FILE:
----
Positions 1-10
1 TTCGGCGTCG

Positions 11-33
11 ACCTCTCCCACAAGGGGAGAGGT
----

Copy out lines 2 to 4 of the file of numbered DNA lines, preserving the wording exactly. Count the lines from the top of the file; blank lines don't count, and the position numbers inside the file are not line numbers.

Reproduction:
1 TTCGGCGTCG

Positions 11-33
11 ACCTCTCCCACAAGGGGAGAGGT